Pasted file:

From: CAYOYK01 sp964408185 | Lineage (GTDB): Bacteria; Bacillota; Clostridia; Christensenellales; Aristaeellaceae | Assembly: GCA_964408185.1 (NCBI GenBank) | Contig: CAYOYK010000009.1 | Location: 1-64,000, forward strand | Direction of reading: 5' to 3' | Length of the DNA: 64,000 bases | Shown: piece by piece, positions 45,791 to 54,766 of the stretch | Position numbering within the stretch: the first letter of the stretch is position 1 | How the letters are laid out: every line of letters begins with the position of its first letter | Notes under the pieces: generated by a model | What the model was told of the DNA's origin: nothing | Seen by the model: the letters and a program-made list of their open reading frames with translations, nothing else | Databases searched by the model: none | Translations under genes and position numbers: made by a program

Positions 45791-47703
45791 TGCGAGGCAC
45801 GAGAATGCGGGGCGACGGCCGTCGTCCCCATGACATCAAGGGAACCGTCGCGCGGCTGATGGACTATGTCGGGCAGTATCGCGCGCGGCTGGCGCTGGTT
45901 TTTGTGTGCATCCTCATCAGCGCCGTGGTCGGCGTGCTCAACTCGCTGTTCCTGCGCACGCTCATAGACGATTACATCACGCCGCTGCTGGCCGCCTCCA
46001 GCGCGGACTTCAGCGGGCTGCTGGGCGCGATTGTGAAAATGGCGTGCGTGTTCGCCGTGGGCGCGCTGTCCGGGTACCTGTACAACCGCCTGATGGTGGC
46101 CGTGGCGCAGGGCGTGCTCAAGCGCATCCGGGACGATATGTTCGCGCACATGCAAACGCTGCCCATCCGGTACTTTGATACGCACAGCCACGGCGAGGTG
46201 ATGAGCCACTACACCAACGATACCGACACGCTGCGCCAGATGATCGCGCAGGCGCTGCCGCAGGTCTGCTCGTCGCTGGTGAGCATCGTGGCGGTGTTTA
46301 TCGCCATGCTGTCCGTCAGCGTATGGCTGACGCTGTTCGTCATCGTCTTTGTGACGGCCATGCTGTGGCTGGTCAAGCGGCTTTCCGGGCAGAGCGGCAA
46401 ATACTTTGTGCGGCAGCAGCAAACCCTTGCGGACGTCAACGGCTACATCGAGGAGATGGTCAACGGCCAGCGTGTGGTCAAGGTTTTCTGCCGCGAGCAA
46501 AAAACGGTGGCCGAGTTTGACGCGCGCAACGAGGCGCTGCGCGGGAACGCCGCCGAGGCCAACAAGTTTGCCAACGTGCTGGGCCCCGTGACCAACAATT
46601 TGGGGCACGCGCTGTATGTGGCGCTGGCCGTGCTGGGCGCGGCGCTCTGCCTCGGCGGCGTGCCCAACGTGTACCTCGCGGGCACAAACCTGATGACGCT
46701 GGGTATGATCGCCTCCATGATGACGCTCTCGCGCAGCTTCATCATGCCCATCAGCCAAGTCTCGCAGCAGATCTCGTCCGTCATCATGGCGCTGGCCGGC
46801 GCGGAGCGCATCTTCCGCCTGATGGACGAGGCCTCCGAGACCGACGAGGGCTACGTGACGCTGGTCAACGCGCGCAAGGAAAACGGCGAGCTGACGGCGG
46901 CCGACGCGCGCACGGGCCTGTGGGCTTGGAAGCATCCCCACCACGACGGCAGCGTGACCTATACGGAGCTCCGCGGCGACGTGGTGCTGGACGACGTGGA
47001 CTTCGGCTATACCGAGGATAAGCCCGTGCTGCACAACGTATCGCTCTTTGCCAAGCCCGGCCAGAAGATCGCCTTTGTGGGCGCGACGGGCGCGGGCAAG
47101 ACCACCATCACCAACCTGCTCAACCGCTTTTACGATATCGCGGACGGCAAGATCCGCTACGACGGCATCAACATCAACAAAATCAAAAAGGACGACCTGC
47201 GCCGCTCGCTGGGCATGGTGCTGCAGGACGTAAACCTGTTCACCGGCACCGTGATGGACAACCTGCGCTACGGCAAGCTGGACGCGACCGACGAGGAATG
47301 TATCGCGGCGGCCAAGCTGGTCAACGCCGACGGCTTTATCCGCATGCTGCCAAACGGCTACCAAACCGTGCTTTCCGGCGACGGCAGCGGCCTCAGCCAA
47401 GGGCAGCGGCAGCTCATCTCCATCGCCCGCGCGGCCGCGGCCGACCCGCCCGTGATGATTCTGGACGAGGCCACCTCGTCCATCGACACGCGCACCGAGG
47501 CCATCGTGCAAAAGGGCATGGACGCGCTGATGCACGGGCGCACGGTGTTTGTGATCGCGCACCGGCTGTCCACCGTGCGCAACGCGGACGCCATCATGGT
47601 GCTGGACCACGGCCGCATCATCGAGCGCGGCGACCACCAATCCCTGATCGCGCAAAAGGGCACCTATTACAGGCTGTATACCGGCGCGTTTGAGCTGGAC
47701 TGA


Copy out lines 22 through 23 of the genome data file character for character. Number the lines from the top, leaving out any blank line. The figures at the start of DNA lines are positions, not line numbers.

47601 GCTGGACCACGGCCGCATCATCGAGCGCGGCGACCACCAATCCCTGATCGCGCAAAAGGGCACCTATTACAGGCTGTATACCGGCGCGTTTGAGCTGGAC
47701 TGA